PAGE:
Time Efficient: Don't worry about missing your bus or speed walking to work anymore; biking can be much more time efficient. In one straight shot, you can get from points A to B without wearing your flats into the ground and stressing about time constraints.
Independence: Unlike public transportation, riding a bike can give you a freeing feeling. Even if you initially plan to walk, you sometimes end up resorting to public transportation to get there faster. With a bike, you can come and go as you please and don't have to worry about being on somebody else's watch.
Calorie Burn: What's all this talk about if you have a car? While driving can be comfortable, you won't burn any calories while stepping on the gas. By pedaling your wheels, you can burn 52 calories in just five minutes of cycling at 14-16 mph. If your route takes you uphill or faster to move with traffic, that's even more. Now you can relax a little during your lunch break.
Environmentally Friendly: You don't need to drive in a Nissan Leaf to be friendlier to the environment. Since bicycling produces zero fuel emissions, you're decreasing your carbon footprint and reducing the pollution every day that you ride. Even riding on public transportation contributes to this, so decrease your daily involvement by sticking to your bike or breaking your commute up part of the way on one.
Great New Gear: The gear available to cyclists is awesome! From reflector belts to vintage-looking bicycle skirts, bike-related gear is both functional and stylish.
From bicycles to reflective belts, from bright lights to cool prints, we've rounded up everything a cyclist could want this holiday season. If your gal pal is all about two-wheelin' about town or training for endurance century rides, then check out our gift selections. You might even find a few items to add to your wish list too.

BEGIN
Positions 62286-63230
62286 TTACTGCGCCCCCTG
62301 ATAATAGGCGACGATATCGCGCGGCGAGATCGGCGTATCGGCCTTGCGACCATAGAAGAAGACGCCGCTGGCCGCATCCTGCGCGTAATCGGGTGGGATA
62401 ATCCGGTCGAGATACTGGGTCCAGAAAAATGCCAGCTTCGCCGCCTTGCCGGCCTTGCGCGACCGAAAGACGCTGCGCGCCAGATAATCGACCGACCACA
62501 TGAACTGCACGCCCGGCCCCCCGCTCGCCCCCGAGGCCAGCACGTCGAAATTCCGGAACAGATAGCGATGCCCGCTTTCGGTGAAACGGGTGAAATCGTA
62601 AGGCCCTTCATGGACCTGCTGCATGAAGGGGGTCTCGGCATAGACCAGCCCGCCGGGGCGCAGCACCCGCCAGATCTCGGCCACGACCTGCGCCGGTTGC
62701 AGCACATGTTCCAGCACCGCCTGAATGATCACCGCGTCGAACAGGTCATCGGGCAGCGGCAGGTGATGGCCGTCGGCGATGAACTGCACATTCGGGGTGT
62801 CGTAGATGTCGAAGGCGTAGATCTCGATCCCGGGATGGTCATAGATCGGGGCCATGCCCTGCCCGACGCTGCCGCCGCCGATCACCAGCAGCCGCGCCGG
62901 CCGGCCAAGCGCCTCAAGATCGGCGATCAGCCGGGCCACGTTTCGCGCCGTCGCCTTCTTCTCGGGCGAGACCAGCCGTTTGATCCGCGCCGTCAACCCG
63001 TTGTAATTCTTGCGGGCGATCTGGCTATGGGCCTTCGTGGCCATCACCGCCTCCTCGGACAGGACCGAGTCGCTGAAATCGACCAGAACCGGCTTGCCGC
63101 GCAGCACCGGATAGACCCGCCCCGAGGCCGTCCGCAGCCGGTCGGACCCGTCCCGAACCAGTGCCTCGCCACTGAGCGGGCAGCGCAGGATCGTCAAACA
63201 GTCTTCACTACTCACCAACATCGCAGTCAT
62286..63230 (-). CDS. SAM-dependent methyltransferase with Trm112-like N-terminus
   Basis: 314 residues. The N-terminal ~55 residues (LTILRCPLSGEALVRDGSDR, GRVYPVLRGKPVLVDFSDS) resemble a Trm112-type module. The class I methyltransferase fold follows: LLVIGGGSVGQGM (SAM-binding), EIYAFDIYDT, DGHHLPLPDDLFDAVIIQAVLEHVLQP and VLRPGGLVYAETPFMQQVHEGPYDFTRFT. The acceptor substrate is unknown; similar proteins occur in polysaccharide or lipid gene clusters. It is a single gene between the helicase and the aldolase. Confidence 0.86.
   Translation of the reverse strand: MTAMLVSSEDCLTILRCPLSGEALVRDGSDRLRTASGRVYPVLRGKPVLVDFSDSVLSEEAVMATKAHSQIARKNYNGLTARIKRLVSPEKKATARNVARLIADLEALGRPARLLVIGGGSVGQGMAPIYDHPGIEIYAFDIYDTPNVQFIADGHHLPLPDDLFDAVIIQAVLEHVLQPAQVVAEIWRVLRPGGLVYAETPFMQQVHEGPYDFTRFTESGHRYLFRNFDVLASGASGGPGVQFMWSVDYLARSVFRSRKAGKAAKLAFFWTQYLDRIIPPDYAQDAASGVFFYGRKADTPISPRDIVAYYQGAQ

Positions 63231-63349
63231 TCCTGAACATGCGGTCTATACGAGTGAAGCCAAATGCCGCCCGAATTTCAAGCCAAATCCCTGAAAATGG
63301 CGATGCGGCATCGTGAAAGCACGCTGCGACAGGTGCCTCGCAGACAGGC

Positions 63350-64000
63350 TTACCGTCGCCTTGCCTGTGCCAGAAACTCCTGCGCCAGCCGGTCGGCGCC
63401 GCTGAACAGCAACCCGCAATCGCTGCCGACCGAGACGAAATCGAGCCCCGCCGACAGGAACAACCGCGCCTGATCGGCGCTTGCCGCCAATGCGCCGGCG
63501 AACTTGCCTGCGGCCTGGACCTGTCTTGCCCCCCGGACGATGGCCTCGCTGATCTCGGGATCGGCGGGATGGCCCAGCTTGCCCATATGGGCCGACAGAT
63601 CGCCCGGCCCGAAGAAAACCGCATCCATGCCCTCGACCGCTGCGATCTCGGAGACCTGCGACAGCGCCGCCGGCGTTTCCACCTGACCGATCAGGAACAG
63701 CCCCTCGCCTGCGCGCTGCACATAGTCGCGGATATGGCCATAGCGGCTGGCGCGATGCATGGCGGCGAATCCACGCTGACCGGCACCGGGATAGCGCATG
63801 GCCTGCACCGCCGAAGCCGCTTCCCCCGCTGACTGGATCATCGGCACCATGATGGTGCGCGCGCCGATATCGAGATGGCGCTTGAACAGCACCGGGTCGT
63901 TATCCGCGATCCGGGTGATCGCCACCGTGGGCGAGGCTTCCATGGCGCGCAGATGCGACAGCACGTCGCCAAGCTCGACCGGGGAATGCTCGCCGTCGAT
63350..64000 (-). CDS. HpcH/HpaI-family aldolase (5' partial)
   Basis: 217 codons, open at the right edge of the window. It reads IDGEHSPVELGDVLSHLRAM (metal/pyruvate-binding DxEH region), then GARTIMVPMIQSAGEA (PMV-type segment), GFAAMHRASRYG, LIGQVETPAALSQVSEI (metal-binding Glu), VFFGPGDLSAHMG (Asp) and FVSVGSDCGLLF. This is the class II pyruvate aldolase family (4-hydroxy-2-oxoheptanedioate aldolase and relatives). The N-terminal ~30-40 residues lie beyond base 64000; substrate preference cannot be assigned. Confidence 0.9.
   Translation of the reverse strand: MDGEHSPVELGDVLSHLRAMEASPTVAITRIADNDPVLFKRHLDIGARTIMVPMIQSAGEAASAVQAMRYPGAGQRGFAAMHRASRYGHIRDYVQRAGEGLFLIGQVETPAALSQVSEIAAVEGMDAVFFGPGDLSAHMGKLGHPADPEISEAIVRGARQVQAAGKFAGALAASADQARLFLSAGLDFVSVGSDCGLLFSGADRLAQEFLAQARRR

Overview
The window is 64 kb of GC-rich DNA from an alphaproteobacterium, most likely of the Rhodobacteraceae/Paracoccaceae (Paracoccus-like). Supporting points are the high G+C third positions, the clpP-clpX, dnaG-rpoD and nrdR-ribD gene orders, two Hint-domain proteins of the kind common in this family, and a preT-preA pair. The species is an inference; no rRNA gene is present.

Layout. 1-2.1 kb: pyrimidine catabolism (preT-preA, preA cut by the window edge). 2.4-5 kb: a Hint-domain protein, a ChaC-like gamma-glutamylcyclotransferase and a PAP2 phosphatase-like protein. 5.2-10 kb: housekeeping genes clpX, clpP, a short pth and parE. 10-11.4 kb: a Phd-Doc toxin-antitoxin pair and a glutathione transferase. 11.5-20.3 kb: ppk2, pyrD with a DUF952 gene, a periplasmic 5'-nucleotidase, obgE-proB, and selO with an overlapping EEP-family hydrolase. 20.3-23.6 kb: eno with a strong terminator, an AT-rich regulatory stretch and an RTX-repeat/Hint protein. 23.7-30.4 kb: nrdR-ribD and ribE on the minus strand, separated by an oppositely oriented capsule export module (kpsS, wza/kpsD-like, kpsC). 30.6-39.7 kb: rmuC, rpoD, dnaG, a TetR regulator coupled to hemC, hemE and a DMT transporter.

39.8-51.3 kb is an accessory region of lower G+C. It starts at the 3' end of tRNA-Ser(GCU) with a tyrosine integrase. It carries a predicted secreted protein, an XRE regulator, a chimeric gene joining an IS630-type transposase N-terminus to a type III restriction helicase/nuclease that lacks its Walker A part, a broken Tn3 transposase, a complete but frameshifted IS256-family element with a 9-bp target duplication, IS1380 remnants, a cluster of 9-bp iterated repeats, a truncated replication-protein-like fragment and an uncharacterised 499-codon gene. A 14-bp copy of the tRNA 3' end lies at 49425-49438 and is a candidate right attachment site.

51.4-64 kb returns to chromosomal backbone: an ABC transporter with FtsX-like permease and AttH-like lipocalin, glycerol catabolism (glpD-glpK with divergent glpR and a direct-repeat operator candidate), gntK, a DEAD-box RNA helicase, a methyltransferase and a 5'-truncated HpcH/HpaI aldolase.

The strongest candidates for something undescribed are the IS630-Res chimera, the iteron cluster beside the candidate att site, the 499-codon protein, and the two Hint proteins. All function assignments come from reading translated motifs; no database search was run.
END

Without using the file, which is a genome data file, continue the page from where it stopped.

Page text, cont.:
Last Sunday in (usually) sunny San Diego, I raced the SheRox Triathlon, compliments of race sponsor Toyota. Unfortunately, the sun did not make an appearance on race day, but heavy mist did. While a light drizzle is inconsequential during a swim and can be downright refreshing on a run, wet roads are not the safest for slick-tired road bikes. Rainy conditions do not mean you need to abandon biking altogether, but you do need to be a bit more cautious on the road whether you're cycling to work or tackling a tri.
Here are four ways to play it safe on two wheels when the roads are wet.
Lower your tire pressure: When riding on wet, slick roads, you want to decrease the pressure in your tires. Road bike tires are usually pumped to just below 120 psi (pounds per square inch), but lowering the air pressure will allow the tire to make more contact with the road, which gives you more traction on wet surfaces. Professional triathlete Sarah Haskins suggests decreasing your tire pressure to as low as 100 psi. The Liv/giant support team suggests going five to 10 psi under normal pressure.
Feather your brakes: When the roads are wet, hitting your brakes hard is a bad idea and can lead to skidding out. Use the technique know as feathering, where you lightly and quickly apply the brakes repeatedly to slow down. It is especially important to slow down well before curves and turns when the pavement is slick to prevent the bike from sliding out from under you, so feather early and often.
Avoid the paint: The support team from Liv/giant pointed out that anything painted on the pavement, from traffic lines to turn arrows, will be extra slick when wet. The bright paint should be easy to spot and equally easy to avoid. Hitting your brakes on the paint is also not recommended.
Reduce your speed: This tip might be obvious, but for all the speed demons out there, here is a reminder: when the roads are wet, no matter if you're commuting to work or competing in a race, taking your ride a bit slower is much safer. It can be a difficult to back off your intended race pace, but in a tri, just hit the running section a little harder to make up for your slightly cautious cycling.